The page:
8. Poorric

    Poorric New Member

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    [LOL]Well back home and did a little exploring...found out my waterproof exterior outlet wasn't very waterproof...filled up with water and when I open it,it poured out [:O]...it did hold water though...It just poured the first 3 days of our trip,water over our ankles at our site [KK]...will test gfi again when it is dry...has anyone added a separate 110 line and 20 amp breaker for their popup that runs off separate cord so it doesn't run through your converter??? I think I will do that...hate to fry my converter...I thank all that came to my rescue and can only hope I will be of some help when they need help :wink:
     
  9. Nandy

    Nandy Active Member

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    Back from my vacations, glad to read you found your problem. That GFCI sure did its job. Caulk around that outside outlet.
    Why do you hate your converter? Im not sure it is on your benefit to change it or not since I do not know what is your problem. Also, keep in mind that your 120vac does not go THRU your converter so to speak. Your converter is there to provide 12vdc for the 12vdc equipment (lights, pumps, radios, etc) and to charge the battery if so equipped. Your 120vac breakers resides in your converter box as the converter user the 120vac as well and it is very convenient to have all breakers and fuses in the same spot. Anyway, yes, your converter can be removed but there is some work to be done in order to get a camper fully working. I for one would not spend the money replacing a converter. Most provide dirty 12vdc not adequate for today's electronics. This is what you can do to replace your converter, you will have to provide a way to deliver 120 vac and 12vdc...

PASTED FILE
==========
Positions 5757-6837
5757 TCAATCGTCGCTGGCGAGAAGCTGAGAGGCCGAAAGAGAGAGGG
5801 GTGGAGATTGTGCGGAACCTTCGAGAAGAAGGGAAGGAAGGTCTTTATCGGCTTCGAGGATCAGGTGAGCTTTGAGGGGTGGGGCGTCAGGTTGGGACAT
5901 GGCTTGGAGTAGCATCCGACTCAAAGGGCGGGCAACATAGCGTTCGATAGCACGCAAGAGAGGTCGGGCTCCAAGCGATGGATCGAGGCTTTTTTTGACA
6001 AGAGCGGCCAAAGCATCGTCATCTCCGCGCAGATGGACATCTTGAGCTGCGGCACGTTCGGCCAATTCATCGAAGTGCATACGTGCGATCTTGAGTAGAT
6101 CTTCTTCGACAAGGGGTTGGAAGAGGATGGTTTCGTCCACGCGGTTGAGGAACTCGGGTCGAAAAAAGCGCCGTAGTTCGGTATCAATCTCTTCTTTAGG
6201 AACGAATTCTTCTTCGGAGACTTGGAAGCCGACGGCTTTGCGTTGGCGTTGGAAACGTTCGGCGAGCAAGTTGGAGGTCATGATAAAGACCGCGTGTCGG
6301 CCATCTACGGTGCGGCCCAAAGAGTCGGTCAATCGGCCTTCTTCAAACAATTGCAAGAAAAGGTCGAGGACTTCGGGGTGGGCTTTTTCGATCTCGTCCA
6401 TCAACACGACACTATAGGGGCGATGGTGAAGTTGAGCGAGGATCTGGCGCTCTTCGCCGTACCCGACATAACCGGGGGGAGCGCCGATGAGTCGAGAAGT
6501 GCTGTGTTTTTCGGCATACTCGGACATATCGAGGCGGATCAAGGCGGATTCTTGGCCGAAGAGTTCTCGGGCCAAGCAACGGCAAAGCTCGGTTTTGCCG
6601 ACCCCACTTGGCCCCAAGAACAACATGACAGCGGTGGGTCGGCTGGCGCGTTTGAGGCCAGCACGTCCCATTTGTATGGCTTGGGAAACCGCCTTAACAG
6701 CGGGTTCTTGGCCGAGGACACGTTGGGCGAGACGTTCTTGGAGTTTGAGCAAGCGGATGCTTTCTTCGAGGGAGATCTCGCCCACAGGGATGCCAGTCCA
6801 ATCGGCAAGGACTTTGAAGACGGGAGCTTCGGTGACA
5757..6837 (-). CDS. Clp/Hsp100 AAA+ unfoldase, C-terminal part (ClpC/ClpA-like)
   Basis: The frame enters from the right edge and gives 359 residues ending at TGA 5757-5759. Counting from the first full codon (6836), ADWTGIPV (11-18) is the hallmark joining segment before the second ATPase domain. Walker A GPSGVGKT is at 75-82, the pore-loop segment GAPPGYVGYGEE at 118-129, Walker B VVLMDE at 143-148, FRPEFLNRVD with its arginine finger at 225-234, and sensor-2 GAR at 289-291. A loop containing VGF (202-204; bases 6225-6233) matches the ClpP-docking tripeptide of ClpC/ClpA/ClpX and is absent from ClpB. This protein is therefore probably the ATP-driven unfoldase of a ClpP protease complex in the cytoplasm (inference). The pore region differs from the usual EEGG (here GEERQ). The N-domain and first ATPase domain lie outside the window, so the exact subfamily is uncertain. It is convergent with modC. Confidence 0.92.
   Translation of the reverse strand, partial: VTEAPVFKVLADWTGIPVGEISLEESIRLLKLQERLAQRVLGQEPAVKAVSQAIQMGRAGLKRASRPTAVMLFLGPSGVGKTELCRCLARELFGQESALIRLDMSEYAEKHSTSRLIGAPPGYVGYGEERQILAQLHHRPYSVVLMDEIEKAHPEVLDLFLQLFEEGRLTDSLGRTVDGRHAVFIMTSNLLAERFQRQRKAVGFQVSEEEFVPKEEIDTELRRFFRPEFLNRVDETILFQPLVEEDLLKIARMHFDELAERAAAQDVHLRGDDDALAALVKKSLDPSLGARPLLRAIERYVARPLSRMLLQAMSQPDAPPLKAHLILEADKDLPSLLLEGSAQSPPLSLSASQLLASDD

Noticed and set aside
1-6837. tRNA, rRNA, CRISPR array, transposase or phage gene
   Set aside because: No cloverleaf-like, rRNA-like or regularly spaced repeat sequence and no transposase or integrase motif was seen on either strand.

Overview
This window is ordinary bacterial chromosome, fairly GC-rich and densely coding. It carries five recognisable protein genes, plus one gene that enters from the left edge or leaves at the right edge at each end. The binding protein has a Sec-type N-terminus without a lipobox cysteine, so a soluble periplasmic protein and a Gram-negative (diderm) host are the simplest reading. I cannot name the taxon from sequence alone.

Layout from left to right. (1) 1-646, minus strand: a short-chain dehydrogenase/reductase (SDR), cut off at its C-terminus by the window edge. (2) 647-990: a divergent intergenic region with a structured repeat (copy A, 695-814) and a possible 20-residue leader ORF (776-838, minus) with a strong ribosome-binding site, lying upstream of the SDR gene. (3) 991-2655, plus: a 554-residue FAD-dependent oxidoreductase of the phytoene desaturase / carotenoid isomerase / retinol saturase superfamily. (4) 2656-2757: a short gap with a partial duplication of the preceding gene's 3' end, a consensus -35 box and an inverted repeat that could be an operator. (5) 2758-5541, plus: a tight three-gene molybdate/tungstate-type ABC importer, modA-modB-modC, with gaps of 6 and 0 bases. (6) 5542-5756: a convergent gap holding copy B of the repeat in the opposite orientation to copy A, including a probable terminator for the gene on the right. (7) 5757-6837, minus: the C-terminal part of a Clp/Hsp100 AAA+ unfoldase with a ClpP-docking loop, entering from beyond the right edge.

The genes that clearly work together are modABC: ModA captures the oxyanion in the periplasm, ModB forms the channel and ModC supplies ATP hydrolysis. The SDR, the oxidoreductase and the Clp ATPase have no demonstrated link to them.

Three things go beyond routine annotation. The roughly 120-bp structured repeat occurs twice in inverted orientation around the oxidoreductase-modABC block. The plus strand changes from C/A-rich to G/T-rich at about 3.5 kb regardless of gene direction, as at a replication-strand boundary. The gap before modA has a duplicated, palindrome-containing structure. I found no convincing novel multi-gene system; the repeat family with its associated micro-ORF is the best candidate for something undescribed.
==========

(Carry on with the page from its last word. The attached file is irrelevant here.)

For the 12vdc part you will need a 6A (or larger) battery charger and a 24(or larger) class Hybrid or deep cycle battery. The battery will have to be protected by a fuse close to the battery physical location. I use a 25amp fuse for mine and if I recall right I used 12 ga zip cables from the battery to the 12vdc fuse distribution block which in your case should be close to the converter that way you can just tap from the existing 12vdc cables to load your panel.

    The inline fuse holder is similar to this one:
    http://www.ebay.com/itm/1x-Inline-12AWG-ATC-Blade-Fuse-Holder-40A-fuse-for-Car-Boat-Light-Video-Audio-mh-/321029262377?pt=US_Car_Audio_Video_Fuses_Fuse_Holders&hash=item4abed5cc29

    I got an ATC 6 fuse panel similar to this one:
    http://www.ebay.com/itm/5-Buss-ATC-6-Fuse-Panel-15600-06-20-P05-New-On-Shelf-RV-Camper-Trailer-Car-Truck-/251153295784?pt=BI_Circuit_Breakers_Transformers&hash=item3a79e729a8
    I used that to protect my circuits. I would use the same fuses rate as what you have now.

    For the 120vac my camper already had a 4 breaker sub panel. You can get you something similar.

    [​IMG]
    Sorry for the fussy picture but it is not mine and it was the closest thing I could find quick. Keep in mind, the larger the box the more expensive it is. Also, check the breakers. Depending on the box they can be very expensive.
    Just like the 12VDC panel, you will locate this one close to where he converter box is so you can tap the cables in and out of the panel more easily.

    I think you can do this under $100 if you look in the net real good.

    Good luck!